At critical junctures in the jostling for the control of political power and national resources, religious issues are raised to the directive principles of political discourse. This situation has been exacerbated in the last seven years of the present administration of President Muhammadu Buhari where the optics projected were that of a tilt towards ethnic and religious biases. These are reflected in appointments, location of projects and reactions to national issues. It is the bounding duty of any administration to reflect the inclusiveness of all shades of the ‘rainbow coalition’ called Nigeria. By privileging one divide over another, the fissiparous tendencies of the nation are nurtured.

Presenting the organisations’ joint statement, Ayokunle said that the leadership of the Muslim and Christian organisations pledged to continue to work together, avoid violence, embrace dialogue and remain committed to building resilient communities that are free from fear. But he also alluded to the remote causes of religious friction: “This is a difficult time in Nigeria, with ever-escalating security crises and an overwhelming loss of trust in government. And unfortunately, so much of the crisis in Nigeria has had a religious context.”

If loss of trust in government is a major cause of religious and other crises, then building trust in government will be a major solution. Governmental and other leaders will need to work on this. Otherwise, thousands of peace pacts and sanctimonious preachments may come to naught. Nigeria will have to interrogate where the rain started beating us.
The joint statement from the religious bodies also pointed to more causes of the crises in Nigeria to include concerns of political representation and the possibility of genuinely democratic governance, the questions of judicial integrity and fairness, the issues of governmental bias, corruption and inaction.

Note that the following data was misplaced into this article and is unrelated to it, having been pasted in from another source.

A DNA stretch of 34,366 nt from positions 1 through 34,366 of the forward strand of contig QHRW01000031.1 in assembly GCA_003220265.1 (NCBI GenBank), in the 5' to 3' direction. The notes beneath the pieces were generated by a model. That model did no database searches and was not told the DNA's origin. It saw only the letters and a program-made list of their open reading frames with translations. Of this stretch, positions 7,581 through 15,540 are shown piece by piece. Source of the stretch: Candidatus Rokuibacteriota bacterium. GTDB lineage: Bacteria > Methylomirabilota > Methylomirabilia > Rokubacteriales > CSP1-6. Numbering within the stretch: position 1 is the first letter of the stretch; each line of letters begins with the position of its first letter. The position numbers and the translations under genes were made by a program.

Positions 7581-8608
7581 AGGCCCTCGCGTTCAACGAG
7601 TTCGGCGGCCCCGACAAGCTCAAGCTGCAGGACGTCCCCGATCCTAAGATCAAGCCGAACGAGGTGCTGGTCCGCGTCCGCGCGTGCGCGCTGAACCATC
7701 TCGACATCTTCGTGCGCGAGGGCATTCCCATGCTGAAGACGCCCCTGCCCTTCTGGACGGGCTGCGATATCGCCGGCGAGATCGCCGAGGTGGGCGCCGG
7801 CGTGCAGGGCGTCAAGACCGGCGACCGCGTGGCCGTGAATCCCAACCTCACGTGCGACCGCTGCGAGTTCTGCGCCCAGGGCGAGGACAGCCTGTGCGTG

“Others are a grievous lack of security owing to terrorism, militancy, cycles of retaliation, kidnappings for ransom, sexual violence, and organised criminal activities, mass hunger and starvation, poor agricultural policies and a lack of education for sustainable livestock raising, mass displacement of peoples and poor security for them and a hostile business environment as well as lack of jobs and education among others.”

Sadly, these concerns are not dominant in the discourse leading to the elections in 2023. More prominent are the debates on the religious colouration of candidates for the election, especially whether there ought to be a Muslim-Muslim candidate or otherwise. In the process, the scrutiny of candidates’ suitability and programmes are relegated to the backwaters.

We seemed to have crossed this divide before. It is therefore saddening to return to that sorry pass. Those who insist on this religious debate are not to be blamed, really. There are justifiable reasons why they think their interests may not be served at the highest levels of political representation. It is, however, the duty of political leaders to steer the debates away from this apprehension through openness, forthrightness, equity and transparent leadership. Unfortunately, these are rare virtues in governance in Nigeria. Until Nigeria gives priority to these virtues in governance, it will be difficult to make progress or focus on things that bind us together.